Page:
Monday of Week 3 of Easter – Gospel

Commentary on John 6:22-29

Following on the feeding of the 5,000 and the walking on the water, we begin the long discourse of Jesus as the Bread of Life. This ‘Bread’ is presented as a replacement of the manna with which God fed his people during their long trek through the desert in the Old Testament. What we read today is really an introduction. The proper discourse will begin tomorrow. The last part of the discourse is about the mixed reaction of Jesus’ disciples and about Peter’s profession.

The day following the feeding, the people go in search of Jesus. First, they realise he did not cross the lake with his disciples, but when they go to the site of the feeding, they find he is not there either. Eventually they find Jesus and his disciples in the vicinity of Capernaum, Jesus’ principal base in Galilee.

They ask him:

Rabbi, when did you come here?

In typically Johannine fashion, the question is loaded with deeper meanings, of which those asking it are quite unaware. Jesus’ origin (where he comes from) is a constant source of misunderstanding both on the part of the crowds and of the Jewish leadership.

Jesus begins by telling the crowds that they are coming in search of him not because of the ‘signs’ that he is doing, but because of the bread that they had been given to eat. They have missed the point of what Jesus was doing. They have seen the things that Jesus has been doing, but have missed the ‘sign’, the deeper meaning behind them. The food they are looking for is not the food that counts. The real food brings a life that never ends, and that is the food that Jesus is offering. It parallels the “spring of water gushing up to eternal life” which Jesus promised the Samaritan woman (John 4:14).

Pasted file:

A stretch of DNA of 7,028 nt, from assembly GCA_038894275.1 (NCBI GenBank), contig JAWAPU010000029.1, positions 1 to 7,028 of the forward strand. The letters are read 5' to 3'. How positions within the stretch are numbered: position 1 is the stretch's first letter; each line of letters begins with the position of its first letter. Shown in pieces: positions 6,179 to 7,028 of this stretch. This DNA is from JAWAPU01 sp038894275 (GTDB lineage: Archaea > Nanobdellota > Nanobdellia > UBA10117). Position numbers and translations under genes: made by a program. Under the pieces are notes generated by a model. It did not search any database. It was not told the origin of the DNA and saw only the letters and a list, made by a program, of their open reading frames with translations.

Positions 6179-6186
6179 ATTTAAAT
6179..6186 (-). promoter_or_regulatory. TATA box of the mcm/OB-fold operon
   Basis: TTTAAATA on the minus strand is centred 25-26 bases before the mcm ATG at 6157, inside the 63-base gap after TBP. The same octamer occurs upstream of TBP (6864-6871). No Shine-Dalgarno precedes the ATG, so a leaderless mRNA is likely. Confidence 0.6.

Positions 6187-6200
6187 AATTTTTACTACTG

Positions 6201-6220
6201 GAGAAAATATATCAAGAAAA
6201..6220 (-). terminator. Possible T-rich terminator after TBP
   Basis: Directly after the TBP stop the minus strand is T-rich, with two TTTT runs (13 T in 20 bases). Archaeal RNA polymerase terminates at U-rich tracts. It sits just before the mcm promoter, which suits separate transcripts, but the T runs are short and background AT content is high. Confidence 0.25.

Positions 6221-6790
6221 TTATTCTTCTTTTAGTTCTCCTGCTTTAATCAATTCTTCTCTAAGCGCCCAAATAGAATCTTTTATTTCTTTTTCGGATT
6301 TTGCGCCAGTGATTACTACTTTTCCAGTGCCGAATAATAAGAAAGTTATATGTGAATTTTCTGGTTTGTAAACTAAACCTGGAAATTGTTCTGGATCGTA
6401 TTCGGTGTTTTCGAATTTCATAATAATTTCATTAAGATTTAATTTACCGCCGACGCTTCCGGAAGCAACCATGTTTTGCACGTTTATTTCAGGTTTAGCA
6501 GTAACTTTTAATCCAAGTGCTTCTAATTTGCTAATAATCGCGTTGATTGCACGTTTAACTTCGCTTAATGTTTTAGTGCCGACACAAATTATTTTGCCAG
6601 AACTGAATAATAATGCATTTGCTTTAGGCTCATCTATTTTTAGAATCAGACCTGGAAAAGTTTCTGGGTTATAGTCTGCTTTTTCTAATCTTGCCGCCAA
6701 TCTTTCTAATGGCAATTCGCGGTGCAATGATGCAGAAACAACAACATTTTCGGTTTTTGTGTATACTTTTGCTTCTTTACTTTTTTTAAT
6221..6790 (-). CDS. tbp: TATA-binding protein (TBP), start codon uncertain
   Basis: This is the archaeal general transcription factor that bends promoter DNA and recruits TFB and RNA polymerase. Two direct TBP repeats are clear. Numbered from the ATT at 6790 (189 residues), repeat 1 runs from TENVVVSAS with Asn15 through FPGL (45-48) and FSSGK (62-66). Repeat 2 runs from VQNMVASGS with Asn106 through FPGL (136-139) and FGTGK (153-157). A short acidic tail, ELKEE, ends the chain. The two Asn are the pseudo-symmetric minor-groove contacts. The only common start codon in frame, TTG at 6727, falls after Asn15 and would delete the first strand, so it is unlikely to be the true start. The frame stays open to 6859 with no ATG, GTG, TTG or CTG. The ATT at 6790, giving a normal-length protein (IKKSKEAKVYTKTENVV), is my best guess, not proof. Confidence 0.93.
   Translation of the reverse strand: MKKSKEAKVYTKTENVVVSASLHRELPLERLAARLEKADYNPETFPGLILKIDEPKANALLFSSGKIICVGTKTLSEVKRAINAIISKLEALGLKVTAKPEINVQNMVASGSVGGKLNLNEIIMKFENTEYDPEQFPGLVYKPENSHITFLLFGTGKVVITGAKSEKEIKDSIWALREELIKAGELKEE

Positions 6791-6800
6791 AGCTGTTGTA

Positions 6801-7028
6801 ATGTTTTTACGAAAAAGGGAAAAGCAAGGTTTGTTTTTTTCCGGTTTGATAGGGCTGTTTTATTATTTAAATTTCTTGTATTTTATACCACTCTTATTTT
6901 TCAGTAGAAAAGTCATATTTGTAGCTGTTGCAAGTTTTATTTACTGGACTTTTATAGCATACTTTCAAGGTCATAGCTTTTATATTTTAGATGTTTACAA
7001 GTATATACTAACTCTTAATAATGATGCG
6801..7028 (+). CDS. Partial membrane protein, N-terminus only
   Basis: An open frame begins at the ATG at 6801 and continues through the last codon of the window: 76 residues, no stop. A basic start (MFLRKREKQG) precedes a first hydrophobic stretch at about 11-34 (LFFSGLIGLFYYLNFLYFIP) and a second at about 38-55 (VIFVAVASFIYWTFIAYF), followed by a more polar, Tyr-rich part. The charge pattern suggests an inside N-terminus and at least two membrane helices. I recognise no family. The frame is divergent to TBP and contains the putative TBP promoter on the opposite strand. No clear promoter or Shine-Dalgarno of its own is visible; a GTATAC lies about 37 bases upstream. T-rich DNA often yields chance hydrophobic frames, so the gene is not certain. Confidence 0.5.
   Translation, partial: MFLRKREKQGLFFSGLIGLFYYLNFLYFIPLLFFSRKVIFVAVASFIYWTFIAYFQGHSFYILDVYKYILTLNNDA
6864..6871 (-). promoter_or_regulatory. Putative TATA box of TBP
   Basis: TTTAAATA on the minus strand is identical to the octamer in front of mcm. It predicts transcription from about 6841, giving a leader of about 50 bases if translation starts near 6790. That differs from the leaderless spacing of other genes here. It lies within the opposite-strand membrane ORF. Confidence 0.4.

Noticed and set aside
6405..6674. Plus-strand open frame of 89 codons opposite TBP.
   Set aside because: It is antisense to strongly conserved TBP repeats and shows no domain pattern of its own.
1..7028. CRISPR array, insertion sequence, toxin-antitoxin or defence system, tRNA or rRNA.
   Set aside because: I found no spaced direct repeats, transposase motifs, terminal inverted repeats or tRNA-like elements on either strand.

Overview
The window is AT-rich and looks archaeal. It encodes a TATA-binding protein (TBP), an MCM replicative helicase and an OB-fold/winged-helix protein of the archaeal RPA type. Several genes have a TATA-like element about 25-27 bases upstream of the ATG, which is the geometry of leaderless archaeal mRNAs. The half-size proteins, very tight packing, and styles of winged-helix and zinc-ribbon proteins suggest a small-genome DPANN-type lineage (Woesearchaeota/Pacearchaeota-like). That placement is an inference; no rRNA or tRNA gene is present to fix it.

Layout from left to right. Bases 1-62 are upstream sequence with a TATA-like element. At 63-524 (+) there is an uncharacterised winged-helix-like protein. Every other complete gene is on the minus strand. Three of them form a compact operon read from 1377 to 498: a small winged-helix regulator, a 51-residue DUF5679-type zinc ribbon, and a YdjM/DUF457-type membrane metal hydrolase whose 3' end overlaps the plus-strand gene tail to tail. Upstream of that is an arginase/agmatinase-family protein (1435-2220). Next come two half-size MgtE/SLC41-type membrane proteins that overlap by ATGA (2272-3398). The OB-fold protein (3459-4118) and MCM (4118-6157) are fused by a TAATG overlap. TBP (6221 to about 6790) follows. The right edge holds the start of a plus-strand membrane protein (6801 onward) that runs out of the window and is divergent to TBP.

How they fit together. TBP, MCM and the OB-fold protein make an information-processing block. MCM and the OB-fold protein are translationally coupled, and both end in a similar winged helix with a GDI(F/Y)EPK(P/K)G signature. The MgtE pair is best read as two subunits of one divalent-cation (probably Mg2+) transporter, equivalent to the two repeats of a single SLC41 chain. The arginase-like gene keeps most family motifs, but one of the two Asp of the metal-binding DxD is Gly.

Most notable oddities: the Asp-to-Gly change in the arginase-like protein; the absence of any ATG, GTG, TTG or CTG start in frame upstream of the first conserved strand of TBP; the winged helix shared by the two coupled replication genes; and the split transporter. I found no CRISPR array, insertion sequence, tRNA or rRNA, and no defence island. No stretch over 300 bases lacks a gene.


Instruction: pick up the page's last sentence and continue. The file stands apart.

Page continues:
The source of this ‘bread’ is the Son on whom the Father has set his seal. This ‘seal’ was given at his baptism. It is the Spirit of the Father, who is the power of God working in and through Jesus. The people ask him:

What must we do to perform the works of God?”

Jesus tells them:

This is the work of God, that you believe in him whom he has sent.

For ‘work’ in the Jewish sense, external fulfilment of the Law’s requirements, Jesus substitutes faith in himself as the delegate of the Father. And Jesus asks us not just to ‘believe’, but to ‘believe in’. It is not just a question of accepting certain statements about Jesus and who he really is. ‘Believing in’ involves a total and unconditional commitment of the whole self to Jesus, to the Gospel and the vision of life that he proposes, and making it part of one’s own self. This is where the real bread is to be found.

And we may add that Jesus is not just speaking of the Eucharistic bread, but the deep-down nourishment of which the Eucharist is the sign and sacrament – nourishment which also comes from the Word of God in Scripture and the whole Christian community experience. It is important in reading this whole chapter that we do not limit the truth of Jesus as the Bread or Food of our life simply to the Eucharist, which is the sacramental sign of something much larger – all that we receive through Christ and the whole Christian way of life.

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